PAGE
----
The Black Students’ Network and the Black Law Students’ Association of McGill organized a panel discussion with the Faculty of Law as part of Black History Month on February 4. The panel focused on systemic discrimination and racism in the Canadian context. Panelists Philip Howard, Julius Haag, Fabrice Vil, and Shanice Nicole Yarde began by demystifying overused terminology such as “prejudice,” “bias,” “anti-Black,” and “racist” while also clarifying the key differences between institutional, systemic, and social racism. They also debated the usefulness of the term “multiculturalism,” with most panellists asserting that the term is an illusory, all-inclusive word that is used to compensate for the more specific racial problems prevalent in society.
The panel highlighted Canada’s history as a settler-colonial state, unpacking its previous actions supporting anti-Blackness and extracting labour. They focused on “relearning ” these histories to challenge current dominant stories. Panellists explored the idea of anti-racist policies, pointing out how they are mainly governed by white ideologies. They emphasized the need to be more critical of the news, media, and so-called anti-discriminatory policies set by the government. The audience clearly supported the speakers in their claim that acknowledging discrimination in Canada is not enough; reparations must be made in order to effect change. Furthermore, the question of increased representation of Black people in the police forces and the government was brought up, which led to an interesting conflict of opinion among the panellists and the audience. The majority of the attendees believed that increased representation would result in large scale reformations. However, most panellists explained that “getting representation in a prejudiced system is a trap.”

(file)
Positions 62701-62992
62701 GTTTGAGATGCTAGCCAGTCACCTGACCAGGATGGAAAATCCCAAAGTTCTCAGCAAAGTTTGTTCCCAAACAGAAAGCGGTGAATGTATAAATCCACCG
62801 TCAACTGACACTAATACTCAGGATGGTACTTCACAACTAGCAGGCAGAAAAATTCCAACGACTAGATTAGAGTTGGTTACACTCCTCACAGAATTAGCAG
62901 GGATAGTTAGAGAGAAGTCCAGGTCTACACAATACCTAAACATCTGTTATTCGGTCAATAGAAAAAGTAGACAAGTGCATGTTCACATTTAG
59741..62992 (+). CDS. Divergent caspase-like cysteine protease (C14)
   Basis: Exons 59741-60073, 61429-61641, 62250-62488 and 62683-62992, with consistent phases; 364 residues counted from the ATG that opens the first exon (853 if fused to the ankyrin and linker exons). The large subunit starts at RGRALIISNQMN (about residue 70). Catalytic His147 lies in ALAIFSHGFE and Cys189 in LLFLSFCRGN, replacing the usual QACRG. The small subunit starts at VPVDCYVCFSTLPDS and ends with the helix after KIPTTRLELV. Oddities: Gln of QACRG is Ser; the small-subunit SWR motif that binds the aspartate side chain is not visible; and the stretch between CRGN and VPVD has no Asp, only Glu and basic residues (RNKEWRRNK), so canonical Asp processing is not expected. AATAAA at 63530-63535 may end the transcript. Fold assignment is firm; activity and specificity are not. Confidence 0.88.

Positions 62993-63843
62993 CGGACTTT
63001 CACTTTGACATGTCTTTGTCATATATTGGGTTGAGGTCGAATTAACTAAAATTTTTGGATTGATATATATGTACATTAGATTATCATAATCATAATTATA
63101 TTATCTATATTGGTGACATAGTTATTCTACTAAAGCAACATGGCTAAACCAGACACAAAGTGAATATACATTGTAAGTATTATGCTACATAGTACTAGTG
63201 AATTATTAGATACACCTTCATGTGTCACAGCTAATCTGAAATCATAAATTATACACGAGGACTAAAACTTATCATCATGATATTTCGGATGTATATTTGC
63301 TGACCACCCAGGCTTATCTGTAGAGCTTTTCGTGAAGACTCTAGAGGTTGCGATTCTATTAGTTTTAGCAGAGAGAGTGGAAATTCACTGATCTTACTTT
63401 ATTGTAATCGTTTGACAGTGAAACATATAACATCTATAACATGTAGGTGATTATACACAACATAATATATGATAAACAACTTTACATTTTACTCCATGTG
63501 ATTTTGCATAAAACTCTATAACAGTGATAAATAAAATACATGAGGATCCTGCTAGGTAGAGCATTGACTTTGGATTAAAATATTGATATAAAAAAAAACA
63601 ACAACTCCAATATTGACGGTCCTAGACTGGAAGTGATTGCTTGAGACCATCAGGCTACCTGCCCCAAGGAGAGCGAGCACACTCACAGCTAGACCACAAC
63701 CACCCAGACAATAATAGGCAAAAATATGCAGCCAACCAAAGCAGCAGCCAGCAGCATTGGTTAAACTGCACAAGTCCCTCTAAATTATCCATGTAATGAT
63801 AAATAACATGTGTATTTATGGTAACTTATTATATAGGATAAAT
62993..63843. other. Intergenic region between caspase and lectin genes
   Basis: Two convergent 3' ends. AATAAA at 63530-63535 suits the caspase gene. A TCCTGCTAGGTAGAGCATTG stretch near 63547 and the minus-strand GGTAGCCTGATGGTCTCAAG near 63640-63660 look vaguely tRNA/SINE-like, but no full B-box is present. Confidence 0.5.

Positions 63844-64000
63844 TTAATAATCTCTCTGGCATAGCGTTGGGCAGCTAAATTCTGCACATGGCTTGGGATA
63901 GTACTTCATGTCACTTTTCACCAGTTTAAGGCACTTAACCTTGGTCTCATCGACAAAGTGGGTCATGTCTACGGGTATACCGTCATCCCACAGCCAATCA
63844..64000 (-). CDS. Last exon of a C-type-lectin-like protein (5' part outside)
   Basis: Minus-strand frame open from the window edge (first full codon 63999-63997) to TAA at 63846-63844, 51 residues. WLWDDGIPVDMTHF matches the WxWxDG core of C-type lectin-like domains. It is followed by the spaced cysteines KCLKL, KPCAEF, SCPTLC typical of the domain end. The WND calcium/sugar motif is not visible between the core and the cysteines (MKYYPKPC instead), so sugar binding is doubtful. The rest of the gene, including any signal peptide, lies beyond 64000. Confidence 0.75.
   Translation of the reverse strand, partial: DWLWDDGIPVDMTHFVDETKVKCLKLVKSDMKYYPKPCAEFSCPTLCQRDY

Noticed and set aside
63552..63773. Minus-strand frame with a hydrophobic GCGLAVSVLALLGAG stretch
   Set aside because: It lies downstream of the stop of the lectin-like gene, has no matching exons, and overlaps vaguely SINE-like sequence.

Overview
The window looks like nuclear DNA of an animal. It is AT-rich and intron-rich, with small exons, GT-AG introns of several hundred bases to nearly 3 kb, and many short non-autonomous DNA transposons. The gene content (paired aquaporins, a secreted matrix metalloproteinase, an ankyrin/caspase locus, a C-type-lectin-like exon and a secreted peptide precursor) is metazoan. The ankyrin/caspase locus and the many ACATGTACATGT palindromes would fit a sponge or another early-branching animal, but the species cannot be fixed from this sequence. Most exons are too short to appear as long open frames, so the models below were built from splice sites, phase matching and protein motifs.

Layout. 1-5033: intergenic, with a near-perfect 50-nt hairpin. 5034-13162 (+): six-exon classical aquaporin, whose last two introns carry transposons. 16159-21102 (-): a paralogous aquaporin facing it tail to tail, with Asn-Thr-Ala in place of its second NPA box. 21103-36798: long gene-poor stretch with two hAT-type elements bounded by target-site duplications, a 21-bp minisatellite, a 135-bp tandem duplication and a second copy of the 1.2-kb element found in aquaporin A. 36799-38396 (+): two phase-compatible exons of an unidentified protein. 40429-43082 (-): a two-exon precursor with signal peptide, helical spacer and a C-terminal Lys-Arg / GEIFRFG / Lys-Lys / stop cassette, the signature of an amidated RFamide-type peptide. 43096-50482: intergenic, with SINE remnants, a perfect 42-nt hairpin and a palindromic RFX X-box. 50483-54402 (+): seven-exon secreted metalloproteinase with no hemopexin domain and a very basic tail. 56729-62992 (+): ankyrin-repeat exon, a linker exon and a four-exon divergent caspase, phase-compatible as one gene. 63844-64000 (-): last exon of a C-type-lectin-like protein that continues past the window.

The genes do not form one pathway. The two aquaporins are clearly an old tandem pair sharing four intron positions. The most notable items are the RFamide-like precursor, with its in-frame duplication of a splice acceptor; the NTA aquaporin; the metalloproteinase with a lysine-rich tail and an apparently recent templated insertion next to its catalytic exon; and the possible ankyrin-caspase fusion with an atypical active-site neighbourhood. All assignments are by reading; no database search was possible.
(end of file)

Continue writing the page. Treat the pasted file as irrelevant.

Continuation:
Panellist Phillip Howard went on to dissect our current education systems, and how “McGill [….] could be seen as a product of colonialism.” Fabrice Vil explained how McGill has a “diversity deficit” and argued that the University should engage in more efforts to improve the student body’s diversity. They further stated that contrary to the US, most Canadian universities don’t even have departments for African Studies, and the majority of the ones that do offer a few classes per semester often taught by white/ non-African professors.
It was reiterated that the only way to prevent systemic racism and discrimination is to change the ideology of the system. Terminating hyper-surveillance, carding, and random frisking will only be possible if society recognizes our “honest history” and un-learns the prejudice against Black people in order to re-humanize them on social and institutional levels.
A previous version of this article neglected to mention the Black Law Students’ Association of McGill’s involvement in organizing the event. The Daily regrets the error.